Make a meal of it
It's important to take control of the food environment at home, writes nutritionist Susie Burrell. Photo: Getty
Good eating habits start early, and there's no better place to teach the kids than around The family Table, writes nutritionist Susie Burrell.
At first glance, Josh looked like a strong, fit and healthy 13-year-old. Although he appeared to carry a bit of puppy fat, you would not necessarily have classed him as overweight. Unfortunately, Josh was not 13, he was only nine, and he had a serious weight problem.
By the time children are brought to various health professionals with concerns raised about their growth and size, their weight is already a serious problem. They are eating too much, growing too fast and starting to experience the numerous psychosocial and physiological issues associated with obesity: sore feet, fatigue, high blood-sugar levels and the dreadful teasing that can scar young children for a lifetime.
Luckily for Josh, his parents were open to making significant lifestyle changes.
His father committed to coming home from work earlier to help Josh become more active (and ended up losing 10 kilograms himself). Soft drink and other processed foods, including potato chips, snack bars and biscuits, were thrown away and screen time was limited. While Josh's progress was slow, he did go on to lose five kilograms over the next 12 months and slowed the rapid growth that was likely to have seen him go through puberty early. Long term, this means he will start high school and his teenage years with his weight under control.
While this is an ideal case study, it highlights the predicament many families find themselves in. Busy schedules mean that quick and unhealthy food choices are made all too often, working parents are too busy to be active with their kids and the increasing use of technology encourages sedentary lifestyles. However, there are simple yet powerful habits that can help support optimal health for all the family - young and old.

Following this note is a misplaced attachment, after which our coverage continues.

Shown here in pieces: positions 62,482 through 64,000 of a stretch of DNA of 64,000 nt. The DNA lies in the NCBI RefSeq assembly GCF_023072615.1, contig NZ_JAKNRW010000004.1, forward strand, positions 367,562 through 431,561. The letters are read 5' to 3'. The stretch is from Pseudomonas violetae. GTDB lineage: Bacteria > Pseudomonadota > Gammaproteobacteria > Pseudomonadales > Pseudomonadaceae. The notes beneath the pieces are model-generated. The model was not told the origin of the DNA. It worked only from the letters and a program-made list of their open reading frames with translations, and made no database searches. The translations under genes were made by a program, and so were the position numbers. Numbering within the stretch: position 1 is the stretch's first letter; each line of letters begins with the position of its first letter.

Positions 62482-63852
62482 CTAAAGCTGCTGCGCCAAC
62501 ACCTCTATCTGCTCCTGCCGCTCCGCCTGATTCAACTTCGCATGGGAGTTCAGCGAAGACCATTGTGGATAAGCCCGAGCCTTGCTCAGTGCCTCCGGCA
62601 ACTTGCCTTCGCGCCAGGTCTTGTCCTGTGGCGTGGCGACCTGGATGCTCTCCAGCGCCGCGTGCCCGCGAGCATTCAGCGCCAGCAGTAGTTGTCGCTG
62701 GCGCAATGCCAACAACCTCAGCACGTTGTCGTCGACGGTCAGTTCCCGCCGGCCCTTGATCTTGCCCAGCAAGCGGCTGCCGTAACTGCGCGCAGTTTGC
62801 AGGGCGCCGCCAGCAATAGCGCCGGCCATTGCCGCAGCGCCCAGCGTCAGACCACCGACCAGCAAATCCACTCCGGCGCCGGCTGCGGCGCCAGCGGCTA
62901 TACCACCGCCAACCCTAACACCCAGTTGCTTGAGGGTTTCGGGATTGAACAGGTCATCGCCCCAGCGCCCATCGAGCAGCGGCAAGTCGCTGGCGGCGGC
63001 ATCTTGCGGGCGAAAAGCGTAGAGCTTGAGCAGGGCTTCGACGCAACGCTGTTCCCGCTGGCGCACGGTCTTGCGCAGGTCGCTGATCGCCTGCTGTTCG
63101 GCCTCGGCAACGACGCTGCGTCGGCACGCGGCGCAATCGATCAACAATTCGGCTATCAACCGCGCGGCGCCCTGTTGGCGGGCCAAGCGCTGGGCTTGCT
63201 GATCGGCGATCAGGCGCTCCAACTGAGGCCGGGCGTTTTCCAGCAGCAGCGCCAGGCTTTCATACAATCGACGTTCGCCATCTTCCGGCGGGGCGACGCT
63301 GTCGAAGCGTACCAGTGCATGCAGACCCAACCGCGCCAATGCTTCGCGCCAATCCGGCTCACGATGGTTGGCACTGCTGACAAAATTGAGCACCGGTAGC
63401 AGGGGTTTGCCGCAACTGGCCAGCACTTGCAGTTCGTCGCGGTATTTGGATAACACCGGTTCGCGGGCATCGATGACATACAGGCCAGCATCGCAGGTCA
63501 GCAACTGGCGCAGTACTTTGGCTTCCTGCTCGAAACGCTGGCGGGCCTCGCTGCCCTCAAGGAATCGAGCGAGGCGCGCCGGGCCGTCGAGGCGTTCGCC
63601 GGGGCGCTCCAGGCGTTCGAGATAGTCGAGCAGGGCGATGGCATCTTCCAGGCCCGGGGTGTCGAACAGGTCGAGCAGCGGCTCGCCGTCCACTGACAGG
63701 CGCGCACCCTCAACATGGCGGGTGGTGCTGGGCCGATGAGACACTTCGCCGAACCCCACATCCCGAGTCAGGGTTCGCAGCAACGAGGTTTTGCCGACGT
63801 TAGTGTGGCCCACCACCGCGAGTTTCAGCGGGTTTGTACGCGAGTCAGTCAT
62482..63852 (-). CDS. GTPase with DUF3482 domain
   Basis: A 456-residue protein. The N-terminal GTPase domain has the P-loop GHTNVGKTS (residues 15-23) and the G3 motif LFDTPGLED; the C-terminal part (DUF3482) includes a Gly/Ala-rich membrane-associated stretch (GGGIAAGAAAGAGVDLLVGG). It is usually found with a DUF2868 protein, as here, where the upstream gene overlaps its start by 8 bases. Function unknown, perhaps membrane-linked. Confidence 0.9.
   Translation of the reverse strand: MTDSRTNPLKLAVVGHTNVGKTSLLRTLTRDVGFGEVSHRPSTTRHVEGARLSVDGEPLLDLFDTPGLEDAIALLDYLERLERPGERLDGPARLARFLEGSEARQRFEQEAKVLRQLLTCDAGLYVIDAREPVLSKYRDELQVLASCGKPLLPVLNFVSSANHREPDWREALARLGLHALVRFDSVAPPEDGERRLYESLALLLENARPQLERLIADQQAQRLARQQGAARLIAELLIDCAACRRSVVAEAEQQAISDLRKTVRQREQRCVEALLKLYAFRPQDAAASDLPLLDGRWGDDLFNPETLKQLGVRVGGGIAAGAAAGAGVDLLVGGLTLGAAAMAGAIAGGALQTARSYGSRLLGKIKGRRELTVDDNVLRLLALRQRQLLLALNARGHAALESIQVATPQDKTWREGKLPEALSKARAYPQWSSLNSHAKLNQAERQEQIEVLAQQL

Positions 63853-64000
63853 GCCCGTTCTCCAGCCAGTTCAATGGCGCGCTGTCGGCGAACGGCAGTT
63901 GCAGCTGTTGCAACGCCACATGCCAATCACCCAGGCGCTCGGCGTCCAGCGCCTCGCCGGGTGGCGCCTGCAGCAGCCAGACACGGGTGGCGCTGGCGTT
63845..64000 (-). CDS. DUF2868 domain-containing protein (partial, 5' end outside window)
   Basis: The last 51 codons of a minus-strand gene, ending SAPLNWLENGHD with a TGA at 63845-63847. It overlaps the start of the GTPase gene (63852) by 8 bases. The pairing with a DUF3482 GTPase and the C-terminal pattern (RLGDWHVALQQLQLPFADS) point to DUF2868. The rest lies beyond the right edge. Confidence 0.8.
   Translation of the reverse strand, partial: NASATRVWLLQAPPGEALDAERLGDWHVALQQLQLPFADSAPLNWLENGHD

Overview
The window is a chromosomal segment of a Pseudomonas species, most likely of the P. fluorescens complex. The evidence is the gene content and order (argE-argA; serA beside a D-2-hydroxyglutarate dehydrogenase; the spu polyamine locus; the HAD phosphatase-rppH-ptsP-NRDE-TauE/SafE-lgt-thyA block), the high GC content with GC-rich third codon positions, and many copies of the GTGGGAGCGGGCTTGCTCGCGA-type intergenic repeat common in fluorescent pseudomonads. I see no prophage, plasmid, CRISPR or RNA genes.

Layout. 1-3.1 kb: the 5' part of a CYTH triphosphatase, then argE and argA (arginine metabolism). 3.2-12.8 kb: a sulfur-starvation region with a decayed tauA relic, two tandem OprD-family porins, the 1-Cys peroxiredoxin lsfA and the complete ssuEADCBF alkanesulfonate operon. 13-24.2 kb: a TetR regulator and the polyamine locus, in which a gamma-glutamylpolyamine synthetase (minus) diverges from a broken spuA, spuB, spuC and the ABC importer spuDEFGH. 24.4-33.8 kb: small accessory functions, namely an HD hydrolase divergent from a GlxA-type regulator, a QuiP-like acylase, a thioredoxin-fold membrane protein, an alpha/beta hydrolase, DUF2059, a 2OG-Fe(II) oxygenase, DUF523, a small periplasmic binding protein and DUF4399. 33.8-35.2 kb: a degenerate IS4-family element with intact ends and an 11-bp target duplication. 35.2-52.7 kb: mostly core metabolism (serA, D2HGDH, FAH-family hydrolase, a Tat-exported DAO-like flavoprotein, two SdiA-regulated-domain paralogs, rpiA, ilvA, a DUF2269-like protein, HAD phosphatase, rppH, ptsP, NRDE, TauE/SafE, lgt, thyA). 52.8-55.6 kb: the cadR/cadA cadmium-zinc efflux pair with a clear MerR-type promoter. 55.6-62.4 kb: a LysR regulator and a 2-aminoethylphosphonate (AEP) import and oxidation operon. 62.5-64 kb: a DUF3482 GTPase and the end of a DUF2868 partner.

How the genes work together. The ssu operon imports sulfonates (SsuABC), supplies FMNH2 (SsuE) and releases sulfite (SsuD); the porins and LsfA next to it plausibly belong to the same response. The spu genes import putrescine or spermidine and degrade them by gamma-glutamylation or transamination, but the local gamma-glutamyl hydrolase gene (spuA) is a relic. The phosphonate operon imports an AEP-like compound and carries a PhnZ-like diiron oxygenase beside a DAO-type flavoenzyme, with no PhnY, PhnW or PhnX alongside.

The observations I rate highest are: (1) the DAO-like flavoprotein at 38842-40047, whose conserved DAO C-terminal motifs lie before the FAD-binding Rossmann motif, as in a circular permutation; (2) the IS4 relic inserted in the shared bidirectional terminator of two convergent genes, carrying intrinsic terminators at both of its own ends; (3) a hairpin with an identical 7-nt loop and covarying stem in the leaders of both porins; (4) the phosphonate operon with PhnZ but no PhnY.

1. Schedule family meals
Research has shown that families who sit down to enjoy a meal together on four occasions throughout the week have teens who perform better at school, have higher levels of psychosocial functioning and are less likely to be depressed and abuse drugs and/or alcohol. Such findings would suggest that there is something very special about the way families communicate over a meal, so even if you can only manage it a couple of times during the week, sit down to eat together as a group, with the television switched off. Another benefit of actually sitting down at the table for a meal is that people are much more likely to eat nutritious food, such as lean meat with vegetables, as opposed to quick meals consumed on the go, such as chicken nuggets and two-minute noodles.
2. Eat the way you want them to eat
If you do not eat well and rarely exercise, is it surprising that your kids don't, either? Start to look after your own body by feeding it good-quality food and moving it regularly. This way, you will feel healthier, have more energy and keep your weight under control, while being a role model for your children.
3. If you don't want them to eat it, don't buy it
If there are foods you know your kids should not be eating, then don't keep them in the house. Excuses like, "But they are for guests" or "Only one of my children needs to watch their weight", ignore the fact that keeping poor-quality, high-fat, high-kilojoule foods at home basically means they will get eaten.
4. Be active as a family
While shopping centres and cinemas may be filled with families during weekends and holidays, it should be remembered that the more recreational time that is spent outdoors, the better. Not only will you move more when you take a trip to the beach, park, bush or any other place for outdoor activity, you will also avoid being seduced by the poor-quality foods usually for sale at "family"-type activity venues. Commit to getting outdoors and into nature as a family at least once a month and instil an appreciation for this in your own children, so they, too, can one day pass a love of outdoor activities to their kids.
5. Don't be afraid to be firm
Some time during the 1990s, parents learnt to forget that their role is to be direct and firm with their offspring, particularly in relation to their food intake. Making separate meals for different children, only buying foods that their kids ask for and not insisting that various healthy dietary habits - such as eating vegetables - be adhered to, have resulted in a cohort of children who eat a limited variety of foods and forgo the key food groups they require for optimal growth and development.
Don't be afraid to take control of the food environment at home. Insist that food only be eaten at the table and develop a take-it-or-leave-it attitude. Not only does this ensure children learn to eat a range of different foods, it stops kids negotiating to eat snacks or chicken nuggets instead of dinner.